Glasgow City Council has revised its system of obtaining church approval for teachers in Catholic schools in light of successful action by the atheist teacher David McNab, who claimed he was the victim of discrimination.
When I was depute director of education in Strathclyde in the early 1990s, I reached an agreement with the Roman Catholic Church authorities, which this ew ruling has deemed legally flawed. But my aim was to create a workable ystem that did not involve the church passing judgments on teachers who didn't claim to be Catholic. In other words, it was a pragmatic response to the existence of state faith schools.
Reactions to the McNab judgment tend to be coloured by individuals' views of the issues that lie beneath. People opposed to the existence of Catholic schools welcome the judgment. But this seems to me less than honest. If there are to be Catholic schools in the state sector, it is surely reasonable that they should be staffed in a way that enables them to be genuinely Catholic.
It is a common misapprehension that legislation in 1918 gave the Catholic church a privileged status. That act provided an opportunity for any faith group that had previously run its own schools to transfer management to the state, while retaining some powers in relation to religious instruction and the appointment of staff.
There is no specific reference in the legislation to Catholicism or any other faith. This is not to deny that the Catholic church was the main beneficiary. Indeed, the purpose of the act was to take over financial responsibility for schools that their community valued but could no longer afford. The Church of Scotland had no need of its own schools because non-denominational schools were effectively Presbyterian.
The 1918 act (or those parts of it that have been incorporated in subsequent legislation) was influential in bringing Calderwood Lodge Jewish School in Glasgow within the state system 25 or so years ago, although I have found it hard to establish what its status has become.
What worries people is the thought that the legislation could be used by others. It would be difficult to argue, however, that faith schooling funded by the state should be open to some and not others. (This point is not negated by legalistic quibbles about whether, for example, Islam can properly be described as a "church or denomination".)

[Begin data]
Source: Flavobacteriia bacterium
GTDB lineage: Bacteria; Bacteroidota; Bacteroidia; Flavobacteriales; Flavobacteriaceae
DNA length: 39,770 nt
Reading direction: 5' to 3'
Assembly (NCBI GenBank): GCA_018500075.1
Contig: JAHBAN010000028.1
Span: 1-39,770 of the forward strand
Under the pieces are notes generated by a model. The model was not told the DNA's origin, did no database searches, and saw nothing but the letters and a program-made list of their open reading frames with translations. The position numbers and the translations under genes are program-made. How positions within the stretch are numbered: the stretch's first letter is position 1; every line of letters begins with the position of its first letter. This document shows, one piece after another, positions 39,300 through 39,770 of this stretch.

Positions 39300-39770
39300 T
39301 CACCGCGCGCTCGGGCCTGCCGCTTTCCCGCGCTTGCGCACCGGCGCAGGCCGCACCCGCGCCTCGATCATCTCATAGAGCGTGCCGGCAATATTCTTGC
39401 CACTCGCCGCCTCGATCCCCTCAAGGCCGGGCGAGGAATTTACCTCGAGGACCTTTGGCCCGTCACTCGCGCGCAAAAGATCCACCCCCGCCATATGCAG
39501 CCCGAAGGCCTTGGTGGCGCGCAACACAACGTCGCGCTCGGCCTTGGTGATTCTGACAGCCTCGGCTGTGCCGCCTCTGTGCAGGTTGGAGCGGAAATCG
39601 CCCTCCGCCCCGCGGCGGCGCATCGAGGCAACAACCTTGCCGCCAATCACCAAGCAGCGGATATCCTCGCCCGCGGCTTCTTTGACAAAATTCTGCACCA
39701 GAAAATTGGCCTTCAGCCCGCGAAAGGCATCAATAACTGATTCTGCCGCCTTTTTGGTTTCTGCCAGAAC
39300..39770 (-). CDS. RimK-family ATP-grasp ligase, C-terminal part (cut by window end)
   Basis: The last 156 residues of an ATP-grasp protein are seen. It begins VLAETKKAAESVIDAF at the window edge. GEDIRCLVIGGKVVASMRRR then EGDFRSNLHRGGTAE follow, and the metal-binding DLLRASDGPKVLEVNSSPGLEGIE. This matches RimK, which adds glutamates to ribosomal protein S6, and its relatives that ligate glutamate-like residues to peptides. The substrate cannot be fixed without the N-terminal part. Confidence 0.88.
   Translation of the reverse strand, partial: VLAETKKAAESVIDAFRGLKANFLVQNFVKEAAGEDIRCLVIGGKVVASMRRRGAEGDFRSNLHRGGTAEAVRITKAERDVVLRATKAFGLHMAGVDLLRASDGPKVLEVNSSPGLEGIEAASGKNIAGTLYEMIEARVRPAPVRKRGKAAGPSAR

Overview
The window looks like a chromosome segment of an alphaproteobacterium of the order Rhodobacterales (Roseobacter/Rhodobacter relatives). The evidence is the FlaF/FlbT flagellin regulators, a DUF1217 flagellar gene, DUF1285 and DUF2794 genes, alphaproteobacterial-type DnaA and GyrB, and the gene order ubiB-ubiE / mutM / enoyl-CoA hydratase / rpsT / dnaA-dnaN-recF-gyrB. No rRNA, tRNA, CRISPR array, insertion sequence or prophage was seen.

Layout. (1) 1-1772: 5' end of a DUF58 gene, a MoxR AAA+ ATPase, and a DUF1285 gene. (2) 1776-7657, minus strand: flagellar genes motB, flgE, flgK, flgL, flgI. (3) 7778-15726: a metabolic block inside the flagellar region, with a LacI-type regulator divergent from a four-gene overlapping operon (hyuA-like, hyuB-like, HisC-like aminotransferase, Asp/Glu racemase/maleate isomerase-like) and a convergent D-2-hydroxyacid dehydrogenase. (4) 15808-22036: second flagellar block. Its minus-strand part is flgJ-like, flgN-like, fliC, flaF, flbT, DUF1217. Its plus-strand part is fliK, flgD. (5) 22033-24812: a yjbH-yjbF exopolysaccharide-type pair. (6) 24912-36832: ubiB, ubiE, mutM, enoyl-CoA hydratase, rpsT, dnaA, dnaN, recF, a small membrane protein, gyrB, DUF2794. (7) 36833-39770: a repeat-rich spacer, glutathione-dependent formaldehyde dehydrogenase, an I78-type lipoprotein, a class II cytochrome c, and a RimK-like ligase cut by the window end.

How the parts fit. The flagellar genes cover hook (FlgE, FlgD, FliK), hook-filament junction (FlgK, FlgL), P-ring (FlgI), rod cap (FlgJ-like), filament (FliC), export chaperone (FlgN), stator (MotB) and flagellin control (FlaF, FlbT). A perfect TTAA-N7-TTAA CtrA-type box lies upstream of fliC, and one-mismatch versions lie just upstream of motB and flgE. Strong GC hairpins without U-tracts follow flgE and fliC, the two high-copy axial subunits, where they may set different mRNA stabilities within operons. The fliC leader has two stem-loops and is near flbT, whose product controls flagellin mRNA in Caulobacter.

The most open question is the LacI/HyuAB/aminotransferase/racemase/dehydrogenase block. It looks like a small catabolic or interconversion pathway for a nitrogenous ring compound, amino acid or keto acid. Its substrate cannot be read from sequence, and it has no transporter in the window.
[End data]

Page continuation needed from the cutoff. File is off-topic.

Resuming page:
Many people would no doubt prefer it if faith schools were not an option I would be among them but that is hardly the point. There are really only two credible positions: the first that state schooling should be secular; the second that families should have some choice within the state system.
Of course, if you take the second view, another question arises: is faith the only kind of choice that should be allowed? How about single-sex education or choice of teaching style and educational philosophy? Indeed, in an institution devoted to learning, aren't these choices more relevant than faith? Certainly, the question of state support for Steiner schools has received some sympathetic consideration in the past. Perhaps this extended diversity is just what the state sector needs to encourage innovation.
It is possible to take this argument a stage further. Can choice only be accommodated by having the state manage schools of various kinds? Indeed, reverting to the McNab case, might the state not prefer that the beneficiaries took responsibility for the equal opportunities implications of whatever employment policies they adopted in order to keep their schools faithful to their mission?
Readers may think I have come a long way from McNab but surely it is better to discuss real issues rather than proxies?